Cold collusion?

2013-08-05 10:00

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Mukaddam and Marikana: no connection, or intricately linked? Paul Hoffman examines the parallels.

Coming as it does, hard on the heels of the already famous bread cartel “Mukaddam decision” in the Constitutional Court, the decision of Judge Joseph Raulinga in the North Gauteng High Court is of interest.

It was delivered orally in the matter of the question of state financing for the Marikana miners who have been represented at the Marikana Commission of Inquiry into what is variously called the tragedy or the massacre at the Lonmin mine near Rustenburg.

The result is bound to be disappointing to the miners and those who would prefer to see access to justice expanded.

The typed judgment is not yet available, but the judge read into the record his full reasons for sending the miners away empty-handed.

At the core of the case are the right to just administrative action and the right to access to courts.

The Bill of Rights is easy to follow on these topics.

Everyone is entitled to administrative action that is lawful, reasonable and procedurally fair.

Everyone also has the right to have any dispute that can be resolved by the application of law decided in a fair public hearing – either in court or in an independent and impartial forum.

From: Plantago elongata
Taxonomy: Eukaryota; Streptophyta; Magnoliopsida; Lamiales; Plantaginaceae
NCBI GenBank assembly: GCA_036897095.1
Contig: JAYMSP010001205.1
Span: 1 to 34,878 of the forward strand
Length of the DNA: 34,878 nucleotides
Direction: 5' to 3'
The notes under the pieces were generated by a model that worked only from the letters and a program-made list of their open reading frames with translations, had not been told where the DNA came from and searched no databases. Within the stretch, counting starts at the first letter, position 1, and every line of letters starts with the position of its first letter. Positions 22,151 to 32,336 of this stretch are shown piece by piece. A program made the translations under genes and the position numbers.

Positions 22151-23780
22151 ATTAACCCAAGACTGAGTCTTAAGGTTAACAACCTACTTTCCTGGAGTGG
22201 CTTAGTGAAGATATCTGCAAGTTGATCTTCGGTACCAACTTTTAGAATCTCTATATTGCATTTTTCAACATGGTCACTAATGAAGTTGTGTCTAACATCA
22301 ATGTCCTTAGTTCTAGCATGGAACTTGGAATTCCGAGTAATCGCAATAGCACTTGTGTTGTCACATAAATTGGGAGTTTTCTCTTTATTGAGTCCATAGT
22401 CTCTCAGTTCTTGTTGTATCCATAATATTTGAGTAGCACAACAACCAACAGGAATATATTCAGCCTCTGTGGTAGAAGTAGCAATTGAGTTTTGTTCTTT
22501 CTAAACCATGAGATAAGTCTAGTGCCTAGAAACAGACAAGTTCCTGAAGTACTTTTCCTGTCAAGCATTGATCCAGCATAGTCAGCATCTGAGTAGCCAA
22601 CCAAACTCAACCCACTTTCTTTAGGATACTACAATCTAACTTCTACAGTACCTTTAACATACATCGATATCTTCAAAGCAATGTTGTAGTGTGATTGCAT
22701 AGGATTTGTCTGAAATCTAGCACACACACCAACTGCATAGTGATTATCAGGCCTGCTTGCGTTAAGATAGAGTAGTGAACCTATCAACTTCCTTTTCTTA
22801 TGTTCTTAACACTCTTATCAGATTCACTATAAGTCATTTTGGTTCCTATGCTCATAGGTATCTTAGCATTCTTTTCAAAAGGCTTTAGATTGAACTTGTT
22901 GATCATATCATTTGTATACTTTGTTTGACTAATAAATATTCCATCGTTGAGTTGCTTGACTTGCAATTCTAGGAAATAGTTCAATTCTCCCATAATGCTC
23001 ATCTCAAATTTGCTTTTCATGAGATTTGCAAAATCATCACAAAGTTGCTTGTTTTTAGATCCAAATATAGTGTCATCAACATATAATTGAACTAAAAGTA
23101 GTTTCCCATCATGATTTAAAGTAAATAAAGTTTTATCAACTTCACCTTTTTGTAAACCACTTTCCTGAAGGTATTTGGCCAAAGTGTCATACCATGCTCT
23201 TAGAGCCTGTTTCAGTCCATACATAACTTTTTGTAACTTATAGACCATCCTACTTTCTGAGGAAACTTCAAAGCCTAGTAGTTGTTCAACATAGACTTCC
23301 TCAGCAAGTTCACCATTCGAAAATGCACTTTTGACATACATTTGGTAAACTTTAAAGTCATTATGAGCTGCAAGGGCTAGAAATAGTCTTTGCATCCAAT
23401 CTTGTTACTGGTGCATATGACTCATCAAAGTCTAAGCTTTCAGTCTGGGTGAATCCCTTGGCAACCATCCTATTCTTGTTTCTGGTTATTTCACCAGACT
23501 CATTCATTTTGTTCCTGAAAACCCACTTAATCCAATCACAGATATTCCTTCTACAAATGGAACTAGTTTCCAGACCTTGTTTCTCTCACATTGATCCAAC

The penniless miners, some wounded by police bullets, some facing serious criminal charges, were unsuccessful in their quest for funding for the lawyers who have been representing them at the commission thus far.

Their urgent application was partially successful in that the court, relying on the Mukaddam ruling, certified their class action for the substantive relief claimed.

But they failed on the merits as the court did not help them beyond encouraging the numerous parties to the dispute over funding for lawyers to settle among themselves.

It is difficult to foresee Lonmin offering to pick up the tab, or even half of it, and the attitude of state players is that they are not obliged to pay anything at all.

An appeal to the Constitutional Court looms, despite the fact that the decision of Legal Aid SA not to come to the miners aid has not been taken on review yet.

The matter bristles with interesting and novel points.

The judge deserves sympathy for having to wrestle with them under severe time constraints.

The new human rights culture that emerges from the Bill of Rights guarantees to all that the state will respect, protect, promote and fulfil the rights to access to courts and to just administrative action.

The learned judge correctly points out that the commission is not a court of law.

It is a fact-finding body brought into existence essentially to get to the bottom of last year’s Marikana incident.

The commission is taking an inordinately long time to get its work done. This is due in part to the large number of interested parties who have been allowed to be represented.

The pertinacity on display has added to the life of the commission, which has been at pains to be scrupulously fair to everyone, sometimes under trying circumstances.